1. Frozen pipes
Burst pipes will not flood until the thaw sets in – but by then it’s too late to spot the problem. Check the loft and outhouse for any exposed water pipes and lag them with polystyrene sleeves or wrap with insulation. Don’t forget garden taps.
Water tanks in the loft need jackets to keep them warm.
2. Loft insulation
Make sure loft insulation is stripped out from under water tanks or pipes. Rising heat will help stop them freezing. Adding more insulation in the loft is cheap and quick – and keeps heating costs down.
3. Empty property
Leave the heating on the lowest setting if you are going away for a few days – it’s cheaper and more effective to have a constant low temperature than to switch heating on and off. The suggested minimum is 54F (12C).
For properties standing empty for a long time, consider draining down the water systems.
4. Going on holiday
Check you home contents and buildings insurance does not have an ‘empty home’ restriction – many are 30 or 60 days. Tell your insurer if you are going away for a prolonged spell and try and arrange for a friend or neighbour to pop in to check your home.
5. Locate the stopcock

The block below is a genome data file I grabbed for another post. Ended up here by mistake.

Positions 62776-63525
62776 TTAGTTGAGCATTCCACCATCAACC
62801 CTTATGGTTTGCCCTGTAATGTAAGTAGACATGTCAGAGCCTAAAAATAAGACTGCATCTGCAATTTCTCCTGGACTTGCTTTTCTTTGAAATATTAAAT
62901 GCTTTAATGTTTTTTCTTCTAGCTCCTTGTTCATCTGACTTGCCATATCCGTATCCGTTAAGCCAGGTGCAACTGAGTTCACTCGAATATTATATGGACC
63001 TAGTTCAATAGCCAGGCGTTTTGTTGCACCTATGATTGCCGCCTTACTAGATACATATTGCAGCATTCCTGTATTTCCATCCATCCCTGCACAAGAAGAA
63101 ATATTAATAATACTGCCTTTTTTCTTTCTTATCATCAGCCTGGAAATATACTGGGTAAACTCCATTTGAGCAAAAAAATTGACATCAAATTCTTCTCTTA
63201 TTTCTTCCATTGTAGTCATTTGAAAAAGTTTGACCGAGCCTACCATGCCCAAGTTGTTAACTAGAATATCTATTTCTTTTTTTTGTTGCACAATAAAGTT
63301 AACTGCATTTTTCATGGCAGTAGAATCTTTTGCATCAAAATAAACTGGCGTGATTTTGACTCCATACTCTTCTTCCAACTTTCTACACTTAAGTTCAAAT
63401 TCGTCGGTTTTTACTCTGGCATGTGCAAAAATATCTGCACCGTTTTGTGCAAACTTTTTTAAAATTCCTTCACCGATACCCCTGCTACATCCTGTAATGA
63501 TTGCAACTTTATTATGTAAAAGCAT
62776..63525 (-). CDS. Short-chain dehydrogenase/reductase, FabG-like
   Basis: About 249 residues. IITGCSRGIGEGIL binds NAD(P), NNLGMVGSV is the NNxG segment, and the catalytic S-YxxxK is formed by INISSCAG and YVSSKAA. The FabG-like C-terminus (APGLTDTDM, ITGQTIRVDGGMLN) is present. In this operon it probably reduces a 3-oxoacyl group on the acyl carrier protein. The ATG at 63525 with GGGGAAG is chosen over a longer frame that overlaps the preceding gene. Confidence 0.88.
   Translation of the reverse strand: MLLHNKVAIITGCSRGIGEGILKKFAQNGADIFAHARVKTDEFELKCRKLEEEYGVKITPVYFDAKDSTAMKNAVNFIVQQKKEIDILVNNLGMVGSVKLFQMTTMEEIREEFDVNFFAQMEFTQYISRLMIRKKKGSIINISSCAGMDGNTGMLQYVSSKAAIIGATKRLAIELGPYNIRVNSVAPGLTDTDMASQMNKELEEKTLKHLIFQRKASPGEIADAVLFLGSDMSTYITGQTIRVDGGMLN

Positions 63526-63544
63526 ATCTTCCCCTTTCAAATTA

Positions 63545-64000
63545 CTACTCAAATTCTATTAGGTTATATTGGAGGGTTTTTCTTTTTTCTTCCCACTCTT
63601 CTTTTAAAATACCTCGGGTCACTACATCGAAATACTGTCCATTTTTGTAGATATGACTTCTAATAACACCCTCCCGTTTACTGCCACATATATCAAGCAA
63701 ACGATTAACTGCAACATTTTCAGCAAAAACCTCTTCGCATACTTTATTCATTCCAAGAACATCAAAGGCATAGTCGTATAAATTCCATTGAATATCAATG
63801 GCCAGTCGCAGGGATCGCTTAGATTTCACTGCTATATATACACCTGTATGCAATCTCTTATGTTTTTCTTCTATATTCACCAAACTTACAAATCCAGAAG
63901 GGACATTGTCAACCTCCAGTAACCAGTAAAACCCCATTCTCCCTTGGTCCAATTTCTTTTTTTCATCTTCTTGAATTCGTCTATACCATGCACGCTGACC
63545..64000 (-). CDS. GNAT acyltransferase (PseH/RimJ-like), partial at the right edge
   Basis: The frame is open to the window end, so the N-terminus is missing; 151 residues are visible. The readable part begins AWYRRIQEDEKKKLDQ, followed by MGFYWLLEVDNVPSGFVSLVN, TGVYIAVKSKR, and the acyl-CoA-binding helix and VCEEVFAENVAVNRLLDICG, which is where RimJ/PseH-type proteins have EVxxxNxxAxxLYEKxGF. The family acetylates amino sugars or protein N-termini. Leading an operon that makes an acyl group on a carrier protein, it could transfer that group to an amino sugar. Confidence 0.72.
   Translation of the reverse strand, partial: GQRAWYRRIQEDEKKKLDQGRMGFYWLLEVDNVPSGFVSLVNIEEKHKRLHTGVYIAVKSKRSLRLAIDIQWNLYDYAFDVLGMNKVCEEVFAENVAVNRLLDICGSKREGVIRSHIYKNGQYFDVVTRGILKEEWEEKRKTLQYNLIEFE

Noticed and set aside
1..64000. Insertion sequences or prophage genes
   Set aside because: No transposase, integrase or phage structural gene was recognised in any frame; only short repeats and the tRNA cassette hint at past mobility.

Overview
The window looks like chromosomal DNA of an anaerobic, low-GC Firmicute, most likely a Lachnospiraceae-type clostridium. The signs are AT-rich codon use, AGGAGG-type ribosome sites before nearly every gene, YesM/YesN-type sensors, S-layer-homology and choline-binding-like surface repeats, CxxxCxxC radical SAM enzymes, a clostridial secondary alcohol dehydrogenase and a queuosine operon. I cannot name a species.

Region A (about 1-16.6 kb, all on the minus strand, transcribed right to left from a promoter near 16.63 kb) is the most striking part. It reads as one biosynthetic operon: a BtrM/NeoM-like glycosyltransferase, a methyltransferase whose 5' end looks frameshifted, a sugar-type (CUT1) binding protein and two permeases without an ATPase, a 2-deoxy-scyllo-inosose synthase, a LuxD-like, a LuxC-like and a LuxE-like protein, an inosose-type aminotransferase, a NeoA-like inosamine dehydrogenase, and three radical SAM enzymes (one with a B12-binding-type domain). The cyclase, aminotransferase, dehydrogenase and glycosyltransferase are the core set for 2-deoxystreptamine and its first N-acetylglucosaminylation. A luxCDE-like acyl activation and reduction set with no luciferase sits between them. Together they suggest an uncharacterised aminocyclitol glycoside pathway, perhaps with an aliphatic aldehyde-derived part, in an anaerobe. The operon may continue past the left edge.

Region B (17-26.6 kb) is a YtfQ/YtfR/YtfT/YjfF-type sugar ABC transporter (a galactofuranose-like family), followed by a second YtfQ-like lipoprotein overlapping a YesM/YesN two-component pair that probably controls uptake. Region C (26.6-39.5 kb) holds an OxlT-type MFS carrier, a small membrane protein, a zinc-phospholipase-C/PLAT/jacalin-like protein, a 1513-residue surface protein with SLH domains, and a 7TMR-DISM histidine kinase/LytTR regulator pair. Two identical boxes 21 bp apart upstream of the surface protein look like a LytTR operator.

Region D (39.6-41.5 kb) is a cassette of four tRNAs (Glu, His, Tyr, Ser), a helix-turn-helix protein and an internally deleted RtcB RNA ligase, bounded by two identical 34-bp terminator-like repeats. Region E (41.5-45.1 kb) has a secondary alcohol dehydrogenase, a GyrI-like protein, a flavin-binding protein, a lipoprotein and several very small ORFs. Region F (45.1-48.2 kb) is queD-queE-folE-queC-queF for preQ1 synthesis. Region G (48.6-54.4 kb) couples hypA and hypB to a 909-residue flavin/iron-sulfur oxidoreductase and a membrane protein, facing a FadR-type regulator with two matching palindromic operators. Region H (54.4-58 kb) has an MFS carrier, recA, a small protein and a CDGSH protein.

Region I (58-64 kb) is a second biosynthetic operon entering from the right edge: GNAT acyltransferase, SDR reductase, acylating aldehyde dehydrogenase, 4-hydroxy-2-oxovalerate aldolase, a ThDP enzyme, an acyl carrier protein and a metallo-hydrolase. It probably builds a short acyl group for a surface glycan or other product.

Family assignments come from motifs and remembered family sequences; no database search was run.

Find your stopcock and check you can turn the valve on and off. If you can’t find the inside stopcock, check the street for the mains stopcock – if you have a water meter, the mains valve will be in the same place.
Don’t forget that the stopcock may also turn off your neighbour’s water supply if you live in a terrace.
Let someone know where the stopcock is if you are going away.
6. Check for missing roof tiles
Missing roof tiles let the wind under the roof and can rip off a larger area. They also let rain, snow and cold in and more heat out.
7. Open the loft hatch
If the weather turns really cold, try opening the loft hatch to let warm circulate and keep the pipes warm. This is not heat efficient, but saves a deluge from thawing pipes.
8. Sweep the chimney
If you have an open fire, sweep the chimney before lighting to make sure old bird’s nests or other debris do not start a chimney fire
9. Watch ashes and embers
Lighting a fire soon warms a cold room and the chimney is like a radiator for the rest of the house – but make sure the fire is safe if left unattended. Leaving logs piled next to a stove or fire can often lead to them bursting in to flames without warning.
10. Keep the warm in
A lot of heat escapes through the windows, so draught proof them and keep the curtains drawn in rooms you don’t use during the day as well as at night.
Don’t forget to check out your home insurance cover to make sure no special terms or conditions mean you can’t make a claim – and if you have no cover, check out some low cost insurance that covers the basic if the worst should happen.